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[rey-dee-uh nt] /ˈreɪ di ənt/
emitting rays of light; shining; bright:
the radiant sun; radiant colors.
bright with joy, hope, etc.:
radiant smiles; a radiant future.
Physics. emitted or propagated by radiation.
  1. noting a partition line having a series of flamelike indentations formed by ogees joined in zigzags; rayonny.
  2. (of a charge, as an ordinary) having an edge or edges so formed.
a point or object from which rays proceed.
Astronomy. the point in the heavens from which a shower of meteors appears to radiate.
a refractory absorbing and radiating heat from the flames of a gas fireplace or the like.
Origin of radiant
late Middle English
1400-50; late Middle English < Latin radiant- (stem of radiāns, present participle of radiāre to radiate light, shine), equivalent to radi(us) beam, ray (see radius) + -ant- -ant
Related forms
radiantly, adverb
antiradiant, adjective
nonradiant, adjective
nonradiantly, adverb
superradiant, adjective
unradiant, adjective
1. beaming, refulgent, resplendent.
1. dim.
Synonym Study
1. See bright. Unabridged
Based on the Random House Dictionary, © Random House, Inc. 2018.
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Examples from the Web for radiantly
Contemporary Examples
Historical Examples
  • She put her hands on David's shoulders, and looked at him radiantly.

    Tiverton Tales Alice Brown
  • And then I saw that Harry was a new Harry altogether, and that he was radiantly happy.

    The Comrade In White W. H. Leathem
  • The moon, drooping in the western board, looked at her radiantly.

  • "I've been looking for you everywhere, Miss Pat," she said radiantly.

    Miss Pat at School

    Pemberton Ginther
  • How fair and fresh and beautiful she was, garlanded with flowers and radiantly happy.

    The Trail of '98

    Robert W. Service
  • I am radiantly ready now, and there are seven still and shining hours ahead.

    Jane Journeys On Ruth Comfort Mitchell
  • Nash hesitated not a moment; his answer was radiantly there.

    The Tragic Muse

    Henry James
  • "Jimps, I'm perfectly contented," she said radiantly, as they walked on.

    Under the Country Sky Grace S. Richmond
  • She had been so truly wretched an hour ago, and now how radiantly happy she was.

    Isabel Leicester Clotilda Jennings
British Dictionary definitions for radiantly


sending out rays of light; bright; shining
characterized by health, intense joy, happiness, etc: a radiant countenance
emitted or propagated by or as radiation; radiated: radiant heat
sending out heat by radiation: a radiant heater
(physics) (of a physical quantity in photometry) evaluated by absolute energy measurements: radiant flux, radiant efficiency Compare luminous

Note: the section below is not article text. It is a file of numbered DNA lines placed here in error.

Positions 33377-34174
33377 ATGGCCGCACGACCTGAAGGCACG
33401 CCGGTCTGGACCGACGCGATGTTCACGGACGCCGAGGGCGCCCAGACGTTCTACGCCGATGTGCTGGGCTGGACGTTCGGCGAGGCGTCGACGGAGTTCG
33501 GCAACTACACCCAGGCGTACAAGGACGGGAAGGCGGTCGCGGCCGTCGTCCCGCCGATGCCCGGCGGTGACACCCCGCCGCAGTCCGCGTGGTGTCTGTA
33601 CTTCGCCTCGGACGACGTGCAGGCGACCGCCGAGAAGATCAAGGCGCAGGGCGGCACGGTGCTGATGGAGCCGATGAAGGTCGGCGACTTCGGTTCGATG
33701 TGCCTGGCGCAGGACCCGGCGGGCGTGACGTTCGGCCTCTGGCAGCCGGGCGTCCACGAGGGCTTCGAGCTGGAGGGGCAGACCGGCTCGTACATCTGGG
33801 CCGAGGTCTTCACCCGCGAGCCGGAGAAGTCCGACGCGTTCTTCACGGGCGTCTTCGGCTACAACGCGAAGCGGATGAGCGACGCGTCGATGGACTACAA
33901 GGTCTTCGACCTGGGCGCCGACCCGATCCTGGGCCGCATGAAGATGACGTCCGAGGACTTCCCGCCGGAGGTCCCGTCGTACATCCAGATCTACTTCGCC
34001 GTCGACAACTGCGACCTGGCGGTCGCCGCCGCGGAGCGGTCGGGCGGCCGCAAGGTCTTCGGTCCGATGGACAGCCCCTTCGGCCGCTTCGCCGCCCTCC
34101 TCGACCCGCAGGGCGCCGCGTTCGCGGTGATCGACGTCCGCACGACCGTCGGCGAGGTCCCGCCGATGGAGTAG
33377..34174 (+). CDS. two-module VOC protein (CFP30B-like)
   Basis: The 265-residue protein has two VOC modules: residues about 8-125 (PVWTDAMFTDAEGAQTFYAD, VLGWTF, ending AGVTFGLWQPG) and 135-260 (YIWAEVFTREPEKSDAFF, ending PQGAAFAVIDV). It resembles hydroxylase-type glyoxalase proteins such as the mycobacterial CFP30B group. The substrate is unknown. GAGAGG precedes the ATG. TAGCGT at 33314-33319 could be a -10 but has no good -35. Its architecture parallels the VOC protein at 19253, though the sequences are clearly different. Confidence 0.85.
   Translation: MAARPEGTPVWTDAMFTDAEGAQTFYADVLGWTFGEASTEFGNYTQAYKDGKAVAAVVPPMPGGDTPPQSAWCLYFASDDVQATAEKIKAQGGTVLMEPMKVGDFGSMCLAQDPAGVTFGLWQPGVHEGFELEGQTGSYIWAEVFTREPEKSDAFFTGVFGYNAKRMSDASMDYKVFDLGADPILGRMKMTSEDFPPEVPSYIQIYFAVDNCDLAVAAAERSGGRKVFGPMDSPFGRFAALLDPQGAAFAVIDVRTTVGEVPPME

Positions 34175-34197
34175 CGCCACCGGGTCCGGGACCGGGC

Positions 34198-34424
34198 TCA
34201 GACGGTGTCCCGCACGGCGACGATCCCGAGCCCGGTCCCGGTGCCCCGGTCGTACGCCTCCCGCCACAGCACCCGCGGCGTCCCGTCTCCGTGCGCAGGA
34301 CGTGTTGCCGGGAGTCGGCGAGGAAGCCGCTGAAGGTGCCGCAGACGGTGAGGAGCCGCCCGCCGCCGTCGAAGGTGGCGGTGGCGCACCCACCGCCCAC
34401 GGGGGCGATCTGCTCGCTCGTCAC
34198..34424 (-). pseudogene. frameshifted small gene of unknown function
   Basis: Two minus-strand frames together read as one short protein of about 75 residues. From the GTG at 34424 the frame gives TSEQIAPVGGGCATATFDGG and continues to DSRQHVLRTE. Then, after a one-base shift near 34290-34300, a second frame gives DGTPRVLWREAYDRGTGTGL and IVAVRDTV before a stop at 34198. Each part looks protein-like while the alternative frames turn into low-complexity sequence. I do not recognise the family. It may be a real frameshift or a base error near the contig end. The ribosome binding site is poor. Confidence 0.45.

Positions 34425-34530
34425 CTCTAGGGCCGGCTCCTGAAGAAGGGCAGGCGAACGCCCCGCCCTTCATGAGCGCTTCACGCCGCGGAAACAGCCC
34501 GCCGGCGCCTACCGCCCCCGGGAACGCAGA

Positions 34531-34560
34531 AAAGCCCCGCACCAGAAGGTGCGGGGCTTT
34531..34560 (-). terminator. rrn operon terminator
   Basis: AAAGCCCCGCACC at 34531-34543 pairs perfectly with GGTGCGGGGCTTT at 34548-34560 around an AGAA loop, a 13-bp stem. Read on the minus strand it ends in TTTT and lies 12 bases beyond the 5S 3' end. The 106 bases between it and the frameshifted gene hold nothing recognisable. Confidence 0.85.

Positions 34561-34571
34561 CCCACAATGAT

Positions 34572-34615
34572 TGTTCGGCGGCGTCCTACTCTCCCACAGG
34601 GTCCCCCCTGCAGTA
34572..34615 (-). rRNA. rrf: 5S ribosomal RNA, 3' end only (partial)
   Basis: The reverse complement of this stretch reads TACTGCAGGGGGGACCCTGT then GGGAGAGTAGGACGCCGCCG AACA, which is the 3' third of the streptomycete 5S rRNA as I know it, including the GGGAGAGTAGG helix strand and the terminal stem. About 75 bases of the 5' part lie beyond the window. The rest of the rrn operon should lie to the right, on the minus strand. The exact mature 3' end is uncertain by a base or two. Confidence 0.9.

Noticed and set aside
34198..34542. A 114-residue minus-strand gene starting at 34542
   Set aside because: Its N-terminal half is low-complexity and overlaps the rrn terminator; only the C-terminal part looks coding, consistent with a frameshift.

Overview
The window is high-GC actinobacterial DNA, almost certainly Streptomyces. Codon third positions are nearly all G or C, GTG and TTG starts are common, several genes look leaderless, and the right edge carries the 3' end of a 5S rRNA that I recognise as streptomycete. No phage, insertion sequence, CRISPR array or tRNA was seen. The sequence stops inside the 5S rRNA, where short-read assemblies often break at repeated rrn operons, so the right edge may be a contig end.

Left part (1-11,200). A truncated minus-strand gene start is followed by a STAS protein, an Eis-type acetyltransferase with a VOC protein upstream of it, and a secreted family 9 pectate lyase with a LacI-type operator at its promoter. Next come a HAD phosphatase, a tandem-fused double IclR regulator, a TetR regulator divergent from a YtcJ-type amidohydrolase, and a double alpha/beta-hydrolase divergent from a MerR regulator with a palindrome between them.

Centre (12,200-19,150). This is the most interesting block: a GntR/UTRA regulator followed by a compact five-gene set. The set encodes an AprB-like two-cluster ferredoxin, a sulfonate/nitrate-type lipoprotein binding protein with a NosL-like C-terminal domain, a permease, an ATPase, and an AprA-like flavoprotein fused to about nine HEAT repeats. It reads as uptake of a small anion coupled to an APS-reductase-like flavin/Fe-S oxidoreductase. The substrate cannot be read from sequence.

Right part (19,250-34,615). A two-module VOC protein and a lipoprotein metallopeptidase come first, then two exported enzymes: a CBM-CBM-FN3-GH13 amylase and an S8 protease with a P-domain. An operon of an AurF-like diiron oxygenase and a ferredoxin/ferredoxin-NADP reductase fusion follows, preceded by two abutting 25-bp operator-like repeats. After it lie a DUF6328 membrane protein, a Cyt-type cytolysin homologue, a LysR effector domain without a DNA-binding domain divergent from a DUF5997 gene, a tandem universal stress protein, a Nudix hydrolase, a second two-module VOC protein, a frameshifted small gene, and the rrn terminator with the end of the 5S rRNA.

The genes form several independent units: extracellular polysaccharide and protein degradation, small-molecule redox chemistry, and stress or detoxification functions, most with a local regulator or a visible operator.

a point or object that emits radiation, esp the part of a heater that gives out heat
(astronomy) the point in space from which a meteor shower appears to emanate
Derived Forms
radiantly, adverb
Word Origin
C15: from Latin radiāre to shine, from radius ray of light, radius
Collins English Dictionary - Complete & Unabridged 2012 Digital Edition
© William Collins Sons & Co. Ltd. 1979, 1986 © HarperCollins
Publishers 1998, 2000, 2003, 2005, 2006, 2007, 2009, 2012
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Word Origin and History for radiantly



mid-15c., from Middle French radiant and directly from Latin radiantem (nominative radians) "beaming, shining," present participle of radiare "to beam, shine" (see radiation). Of beauty, etc., first attested c.1500. Related: Radiantly.



"point or object from which light radiates," 1727; see radiant (adj.). In astronomy, of meteor showers, from 1864.

Online Etymology Dictionary, © 2010 Douglas Harper
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radiantly in Medicine

radiant ra·di·ant (rā'dē-ənt)

  1. Emitting heat or light.

  2. Consisting of or emitted as radiation.

A point from which light radiates to the eye.
The American Heritage® Stedman's Medical Dictionary
Copyright © 2002, 2001, 1995 by Houghton Mifflin Company. Published by Houghton Mifflin Company.
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radiantly in Science
  1. Transmitting light, heat, or other radiation. Stars, for example, are radiant bodies.

  2. Consisting of or transmitted as radiation.

Noun  The apparent celestial origin of a meteor shower. For example, a point in the constellation Gemini is the radiant of the Geminid meteor shower.
The American Heritage® Science Dictionary
Copyright © 2002. Published by Houghton Mifflin. All rights reserved.
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